Elio Petri: Investigation of a Filmmaker Above Suspicion

Elio Petri, with Ursula Andress on the set of The Tenth Victim
Elio Petri, with Ursula Andress on the set of The Tenth Victim
Elio Petri and Franco Nero take a breather during filming for A Quiet Place in the Country
Elio Petri and Franco Nero take a breather during filming for A Quiet Place in the Country

For some reason, Elio Petri is a filmmaker who seems to have slipped off the cultural (and counter-cultural) radar.  To the art-house crowd, Italian cinema is composed of the giants – Rossellini, Visconti, Bertolucci, Pasolini – with very little else getting a worthwhile look in.  Among those with a taste for more exploitative fare, you’re more likely to hear discussion of Batzella’s The Devils Wedding Night (Il pleniluno delle virgini, 73) or Bianchi’s Strip Nude for your Killer (Nude per l’assassino, 75) than Property is No Longer Theft (La proprietà non è più un furto, 73).

Some have argued that this is because of repression; Petri was the most political of directors, and his work couldn’t fail but antagonize the authorities in his own homeland.  This is probably a conspiracy too far, though, with it being more likely that the very ‘unclassifiability’ of his films makes them more difficult to pigeonhole within a traditional critical perspective.  Too populist for high culture, too arty for low, he sits with a small group of mavericks – Valerio Zurlini, Carlo Lizzani, Giuliano Montaldo, Damiano Damiani – who attempted to use genre frameworks as a means of conveying their socio-political ideologies.  It could also be something to do with his comparatively early death, in 1982 – at the age of 53 – of cancer, which robbed him of the opportunity to become one of the elder statesmen of Italian cinema.

This relative obscurity is a shame, as his work includes much to interest the casual observer, the cult fanatic and the traditional cineaste.  Oscar nominated for best screenplay in 1972 for Investigation of a Citizen Above Suspicion (Indagine su un cittadino al di sopra di ogni sospetto, 70), Golden Palm winner at Cannes for The Working Class Goes to Heaven (La classe operaia va in paradise, 71), he regularly scored highly on the festival circuit at the time.  Beyond this, however, his work includes an effective giallo (We Still Kill the Old Way (A ciascuno il suo, 67)), a ghost story (A Quiet Place in the Country (Un tranquillo posto di campagna, 69)) and a number of science fiction pieces (The Tenth Victim (La decimal vittima, 65), Todo Modo (76)).  That so little of this is available to date on DVD is frankly criminal, and it can only be hoped that the situation is remedied before too long.

Born Eraclio Petri on January 29th, 1929 in Rome, he grew up in the traditional working–class area of the city, where his father worked as a coppersmith.  He became a committed communist at an early age, which led to his expulsion from Catholic school, and soon found work as a cultural coordinator for the youth arm of the Communist Party.  Like many left-wing Italians he found it difficult to reconcile his socialist beliefs with the reality of Stalin’s Soviet Union, and he left the party after the Hungarian uprising in 1956. By this time he’d made friends with Gianni Puccini(1) (who would go on to make Ballata da un miliardo (67) and The Fury of Johnny Kid (Dove si spara di più, 69)), who introduced him to Giuseppe De Santis, the respected director of neo-realist classic Bitter Rice (Riso amoro, 49). Petri was soon acting as a scriptwriter and assistant to De Santis on Giorni d’amore (54) and Uomini e lupi (56), an experience which went on to have a profound influence upon his later directorial career.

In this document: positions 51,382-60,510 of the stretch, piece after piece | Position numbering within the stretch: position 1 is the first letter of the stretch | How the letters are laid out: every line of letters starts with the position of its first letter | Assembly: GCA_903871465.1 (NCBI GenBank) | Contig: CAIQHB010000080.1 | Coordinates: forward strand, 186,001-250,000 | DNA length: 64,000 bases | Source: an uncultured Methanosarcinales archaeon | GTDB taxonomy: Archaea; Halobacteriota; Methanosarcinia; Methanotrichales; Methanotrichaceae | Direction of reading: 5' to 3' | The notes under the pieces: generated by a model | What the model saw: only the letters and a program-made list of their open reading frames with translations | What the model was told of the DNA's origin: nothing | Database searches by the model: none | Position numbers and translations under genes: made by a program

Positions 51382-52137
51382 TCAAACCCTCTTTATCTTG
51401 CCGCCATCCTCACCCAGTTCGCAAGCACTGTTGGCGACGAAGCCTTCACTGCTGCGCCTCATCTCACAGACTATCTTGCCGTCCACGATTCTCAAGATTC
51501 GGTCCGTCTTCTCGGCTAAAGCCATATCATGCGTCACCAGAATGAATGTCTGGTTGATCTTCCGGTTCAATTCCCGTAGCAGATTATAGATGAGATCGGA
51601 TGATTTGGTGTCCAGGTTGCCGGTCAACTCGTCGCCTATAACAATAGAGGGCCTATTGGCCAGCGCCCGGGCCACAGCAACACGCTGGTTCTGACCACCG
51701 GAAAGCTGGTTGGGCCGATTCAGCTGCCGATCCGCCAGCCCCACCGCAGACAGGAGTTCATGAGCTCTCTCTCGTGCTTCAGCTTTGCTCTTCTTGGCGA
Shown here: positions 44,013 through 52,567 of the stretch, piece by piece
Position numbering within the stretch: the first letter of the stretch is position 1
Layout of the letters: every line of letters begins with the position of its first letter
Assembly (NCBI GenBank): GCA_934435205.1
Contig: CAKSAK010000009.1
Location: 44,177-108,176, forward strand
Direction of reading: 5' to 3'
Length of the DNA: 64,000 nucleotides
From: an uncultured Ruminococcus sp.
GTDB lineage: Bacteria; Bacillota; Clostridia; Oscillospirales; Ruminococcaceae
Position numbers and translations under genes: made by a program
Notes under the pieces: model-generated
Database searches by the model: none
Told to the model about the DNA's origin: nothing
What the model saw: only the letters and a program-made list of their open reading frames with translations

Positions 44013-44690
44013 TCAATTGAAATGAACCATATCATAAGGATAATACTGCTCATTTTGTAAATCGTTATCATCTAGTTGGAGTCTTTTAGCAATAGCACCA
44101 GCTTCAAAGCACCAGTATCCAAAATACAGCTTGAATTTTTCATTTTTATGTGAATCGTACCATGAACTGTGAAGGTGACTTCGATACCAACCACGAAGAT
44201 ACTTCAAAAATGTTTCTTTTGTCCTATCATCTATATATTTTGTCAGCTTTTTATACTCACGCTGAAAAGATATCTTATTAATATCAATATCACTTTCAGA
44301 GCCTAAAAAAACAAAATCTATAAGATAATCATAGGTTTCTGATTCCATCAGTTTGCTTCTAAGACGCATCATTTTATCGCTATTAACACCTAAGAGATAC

The filmography of Elio Petri:

Silvana Mangano and  Yves Montand in Uomini e lupi
Silvana Mangano and Yves Montand in Uomini e lupi

(1) Born on the 19th November 1914 in Milan, Gianni Puccini followed in his father Mario’s footsteps by becoming a scriptwriter, working on Visconti’s Ossessione (43), De Santis’ Bitter Rice (Riso amaro, 49) and numerous other reputable films throughout the forties and fifties.  His directorial career was rather more varied, with his main output being middlebrow comedies like L’impiegato (60) and Amore facile (64), and he was also something of a specialist in contributions for the anthology films that were popular in the late 50s and early 60s (Love in 4 Dimensions (Amore in Quattro dimensioni, 64), The Double Bed (Le lit à deux places, 65)).  Towards the end of his career his work became more varied: I sette fratelli Cervi (67) was a much admired political war film, Ballata da un miliardo (67) a cheesy caper flick and The Fury of Johnny Kid (Dove si spara di più, 69) a  very strange spaghetti western remake of Romeo & Juliet (complete with a leftfield ending that has to be seen to be believed).  Unfortunately, just as things were starting to get really interesting he died of a heart attack on the 3rd December 1968.

About Matt Blake 862 Articles
The WildEye is a blog dedicated to the wild world of Italian cinema (and, ok, sometimes I digress into discussing films from other countries as well). Peplums, comedies, dramas, spaghetti westerns... they're all covered here.

Be the first to comment

Leave a Reply

Your email address will not be published.

*